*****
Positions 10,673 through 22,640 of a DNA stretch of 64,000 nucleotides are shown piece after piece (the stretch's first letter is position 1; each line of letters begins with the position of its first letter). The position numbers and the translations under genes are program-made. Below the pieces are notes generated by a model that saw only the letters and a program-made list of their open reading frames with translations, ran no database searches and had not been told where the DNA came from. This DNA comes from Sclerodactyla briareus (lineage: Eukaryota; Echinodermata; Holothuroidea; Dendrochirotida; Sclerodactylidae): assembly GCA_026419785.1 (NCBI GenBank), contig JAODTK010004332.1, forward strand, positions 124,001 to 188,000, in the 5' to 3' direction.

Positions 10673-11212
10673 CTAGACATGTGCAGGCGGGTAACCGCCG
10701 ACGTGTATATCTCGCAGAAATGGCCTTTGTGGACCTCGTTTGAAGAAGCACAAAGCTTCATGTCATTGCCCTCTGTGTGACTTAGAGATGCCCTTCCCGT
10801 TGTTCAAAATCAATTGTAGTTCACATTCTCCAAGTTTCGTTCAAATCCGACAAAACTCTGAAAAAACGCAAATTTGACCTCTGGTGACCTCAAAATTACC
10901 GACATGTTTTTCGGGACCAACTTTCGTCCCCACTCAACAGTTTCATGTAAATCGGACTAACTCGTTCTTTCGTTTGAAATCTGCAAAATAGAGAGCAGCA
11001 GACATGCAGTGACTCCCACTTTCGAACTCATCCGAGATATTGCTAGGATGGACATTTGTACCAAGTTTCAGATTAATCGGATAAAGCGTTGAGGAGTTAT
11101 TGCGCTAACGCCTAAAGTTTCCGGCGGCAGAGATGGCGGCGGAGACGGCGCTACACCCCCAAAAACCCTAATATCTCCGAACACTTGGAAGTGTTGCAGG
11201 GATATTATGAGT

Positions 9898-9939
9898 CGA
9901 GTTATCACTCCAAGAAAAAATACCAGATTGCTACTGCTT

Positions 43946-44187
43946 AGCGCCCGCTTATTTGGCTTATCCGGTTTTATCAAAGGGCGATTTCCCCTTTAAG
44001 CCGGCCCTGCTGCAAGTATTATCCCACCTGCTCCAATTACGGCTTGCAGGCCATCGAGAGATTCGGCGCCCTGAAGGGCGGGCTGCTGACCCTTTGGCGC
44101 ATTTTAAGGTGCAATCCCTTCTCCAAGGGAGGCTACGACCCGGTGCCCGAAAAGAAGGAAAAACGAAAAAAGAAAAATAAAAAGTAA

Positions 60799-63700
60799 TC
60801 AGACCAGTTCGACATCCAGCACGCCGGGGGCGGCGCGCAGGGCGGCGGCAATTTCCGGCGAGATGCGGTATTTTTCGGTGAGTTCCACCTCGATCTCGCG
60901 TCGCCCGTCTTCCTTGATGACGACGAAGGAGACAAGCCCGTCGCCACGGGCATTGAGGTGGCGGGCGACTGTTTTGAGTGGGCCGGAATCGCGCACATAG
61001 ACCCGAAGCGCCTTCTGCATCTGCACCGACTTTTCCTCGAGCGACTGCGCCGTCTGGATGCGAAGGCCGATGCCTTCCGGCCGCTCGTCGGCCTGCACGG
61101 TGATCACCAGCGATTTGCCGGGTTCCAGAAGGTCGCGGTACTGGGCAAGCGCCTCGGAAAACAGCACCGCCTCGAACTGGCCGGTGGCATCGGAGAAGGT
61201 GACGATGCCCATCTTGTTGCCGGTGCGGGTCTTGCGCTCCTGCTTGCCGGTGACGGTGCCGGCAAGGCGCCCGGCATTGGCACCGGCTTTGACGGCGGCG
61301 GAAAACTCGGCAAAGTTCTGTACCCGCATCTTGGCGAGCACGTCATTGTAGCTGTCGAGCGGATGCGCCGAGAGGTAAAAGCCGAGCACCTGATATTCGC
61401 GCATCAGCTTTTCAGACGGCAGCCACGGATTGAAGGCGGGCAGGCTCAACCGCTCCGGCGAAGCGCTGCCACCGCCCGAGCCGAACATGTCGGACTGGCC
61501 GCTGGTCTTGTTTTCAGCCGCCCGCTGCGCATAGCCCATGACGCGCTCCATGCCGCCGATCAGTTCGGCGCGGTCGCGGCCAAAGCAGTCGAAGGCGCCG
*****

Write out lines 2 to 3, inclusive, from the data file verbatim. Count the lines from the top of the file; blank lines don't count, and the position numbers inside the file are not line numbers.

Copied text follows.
Positions 10673-11212
10673 CTAGACATGTGCAGGCGGGTAACCGCCG